Each day a new plant seems to be sprouting. Yesterday I noticed several fiddlehead ferns starting to come up. Fiddleheads are a spring delicacy. They appear on menus and in markets in New England especially from about May through early July. What exactly are these deep green, coiled vegetables, though? Fiddleheads are actually young fern fronds that have not yet opened up. They must be picked during a two-week window before the fern unfurls. Fiddleheads are named for their appearance, which resembles the scroll at the head or top of a fiddle. The ostrich fern is the species that produces these edible shoots, which have a unique texture but taste a bit like asparagus or okra. Fiddleheads can be consumed raw or cooked. One recipe is:
pinch of salt
Parkay butter spray
Preparation:Pretty simple. Take your cleaned fiddleheads, and put them in a pan with a splash of water. Bring to a boil, then shut off the heat source and cover pan. Let stand for about 5 minutes. Then, drain off excess water. There you go. Add a pinch of salt and a spray of butter (we use the Parkay spray, but use real butter if you want). Basically, cook and use like asparagus. Makes a wicked "cream of" soup. Good for one or two meals a year, as a way to teach your kids how to eat stuff that grows wild, in season.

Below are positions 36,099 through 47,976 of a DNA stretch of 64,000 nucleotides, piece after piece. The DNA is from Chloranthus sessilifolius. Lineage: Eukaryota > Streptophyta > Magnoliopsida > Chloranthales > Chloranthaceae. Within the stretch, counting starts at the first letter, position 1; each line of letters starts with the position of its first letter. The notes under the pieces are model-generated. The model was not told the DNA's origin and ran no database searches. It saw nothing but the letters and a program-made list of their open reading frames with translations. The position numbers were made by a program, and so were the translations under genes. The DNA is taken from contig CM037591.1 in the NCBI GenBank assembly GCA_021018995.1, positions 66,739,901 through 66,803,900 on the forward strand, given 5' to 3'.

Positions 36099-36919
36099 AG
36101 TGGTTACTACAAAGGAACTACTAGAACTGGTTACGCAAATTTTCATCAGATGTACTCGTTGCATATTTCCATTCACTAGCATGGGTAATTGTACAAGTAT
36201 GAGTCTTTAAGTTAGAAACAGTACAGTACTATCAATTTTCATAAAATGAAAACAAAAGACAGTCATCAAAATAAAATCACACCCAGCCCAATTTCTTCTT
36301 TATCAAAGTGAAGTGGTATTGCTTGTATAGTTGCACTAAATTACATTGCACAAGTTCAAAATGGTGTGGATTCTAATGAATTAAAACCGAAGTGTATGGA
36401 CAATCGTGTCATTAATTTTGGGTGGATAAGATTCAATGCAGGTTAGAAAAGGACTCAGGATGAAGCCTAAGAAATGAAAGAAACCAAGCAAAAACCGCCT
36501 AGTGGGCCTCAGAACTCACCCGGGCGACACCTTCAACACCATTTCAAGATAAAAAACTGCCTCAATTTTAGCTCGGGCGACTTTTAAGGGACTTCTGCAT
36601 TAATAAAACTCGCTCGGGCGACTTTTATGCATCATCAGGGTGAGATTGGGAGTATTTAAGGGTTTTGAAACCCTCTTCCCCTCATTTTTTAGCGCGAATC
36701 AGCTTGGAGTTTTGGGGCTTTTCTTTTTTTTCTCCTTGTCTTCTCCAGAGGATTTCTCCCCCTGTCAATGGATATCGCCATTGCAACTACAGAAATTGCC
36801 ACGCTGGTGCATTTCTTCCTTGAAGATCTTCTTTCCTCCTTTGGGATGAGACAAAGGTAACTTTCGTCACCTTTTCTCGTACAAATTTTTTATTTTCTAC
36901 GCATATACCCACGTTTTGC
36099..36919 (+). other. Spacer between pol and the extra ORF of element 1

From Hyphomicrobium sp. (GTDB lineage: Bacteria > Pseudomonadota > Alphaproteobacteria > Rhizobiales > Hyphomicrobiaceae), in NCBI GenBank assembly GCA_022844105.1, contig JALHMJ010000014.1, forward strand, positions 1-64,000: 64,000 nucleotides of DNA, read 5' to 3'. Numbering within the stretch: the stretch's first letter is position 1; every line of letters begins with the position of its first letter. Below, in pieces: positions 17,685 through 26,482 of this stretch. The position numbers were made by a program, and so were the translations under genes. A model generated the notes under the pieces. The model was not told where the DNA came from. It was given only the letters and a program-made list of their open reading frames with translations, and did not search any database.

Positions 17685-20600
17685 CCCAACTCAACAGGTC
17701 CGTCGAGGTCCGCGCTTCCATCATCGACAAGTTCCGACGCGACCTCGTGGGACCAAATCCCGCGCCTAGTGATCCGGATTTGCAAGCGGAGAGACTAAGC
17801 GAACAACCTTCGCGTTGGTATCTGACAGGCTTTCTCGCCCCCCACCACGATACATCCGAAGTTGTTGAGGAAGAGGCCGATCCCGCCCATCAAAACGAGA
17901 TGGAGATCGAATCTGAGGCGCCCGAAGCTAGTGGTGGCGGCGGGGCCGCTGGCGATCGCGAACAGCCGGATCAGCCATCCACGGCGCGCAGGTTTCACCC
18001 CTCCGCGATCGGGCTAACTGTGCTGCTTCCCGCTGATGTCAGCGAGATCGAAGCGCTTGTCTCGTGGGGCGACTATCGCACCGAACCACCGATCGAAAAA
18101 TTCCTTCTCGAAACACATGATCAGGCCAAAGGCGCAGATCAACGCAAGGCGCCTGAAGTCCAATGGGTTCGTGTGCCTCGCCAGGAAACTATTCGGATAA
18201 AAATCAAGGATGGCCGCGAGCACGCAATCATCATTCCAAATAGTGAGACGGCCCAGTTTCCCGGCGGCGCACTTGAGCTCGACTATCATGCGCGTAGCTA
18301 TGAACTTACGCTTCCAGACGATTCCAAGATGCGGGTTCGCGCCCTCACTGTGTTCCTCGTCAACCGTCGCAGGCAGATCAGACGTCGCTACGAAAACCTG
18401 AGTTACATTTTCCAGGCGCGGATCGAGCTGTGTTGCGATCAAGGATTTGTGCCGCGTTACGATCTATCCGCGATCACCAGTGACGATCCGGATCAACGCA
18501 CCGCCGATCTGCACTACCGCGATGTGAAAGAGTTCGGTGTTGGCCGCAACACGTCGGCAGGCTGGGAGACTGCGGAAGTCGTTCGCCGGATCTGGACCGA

Ingredients:1/2 pound Fiddlehead Ferns
12 oz applewood smoked bacon
1 medium onion
1 large clove garlic
1/4 cup dry white wine (I used Sauvignon Blanc)
Salt and pepper
Preparation:I started by preparing the ferns by blanching them in boiling water for 3-4 minutes roiling boil followed by a cold water bath. Cut up the bacon into 1 inch pieces and cook over medium heat. Once the bacon is getting nice and crispy and is about five minutes from finishing, saute the ferns in a large tablespoon of butter in another pan over medium-high heat. Once the bacon’s done and the ferns have been cooking for three minutes, toss in another dollop of butter and add the garlic (chopped). At this point, remove the bacon, pour out about 2/3 of the rendered fat and then toss the chopped onion in the rest of the bacon fat over high heat. Watch this carefully as the onions will burn quickly. Keep stirring the onions while watching the ferns and garlic. When the garlic is starting to brown, pour in the wine and let it reduce. The onions should be done by now so go ahead and take them out before they burn. As the wine reduces, you may want to add a bit more butter as a thickener. Transfer the ferns and garlic to a plate and top with salt, pepper, bacon, and onions. It’s a pretty filling dish by itself, or you could serve it alongside a piece of grilled meat, like a lamb leg steak.
While walking through the woods I gained an appreciation for how many people lived in Grand Marais a hundred years ago. Everywhere I walked I found artifacts. Most of the items in the woods have been there for 70-90 years.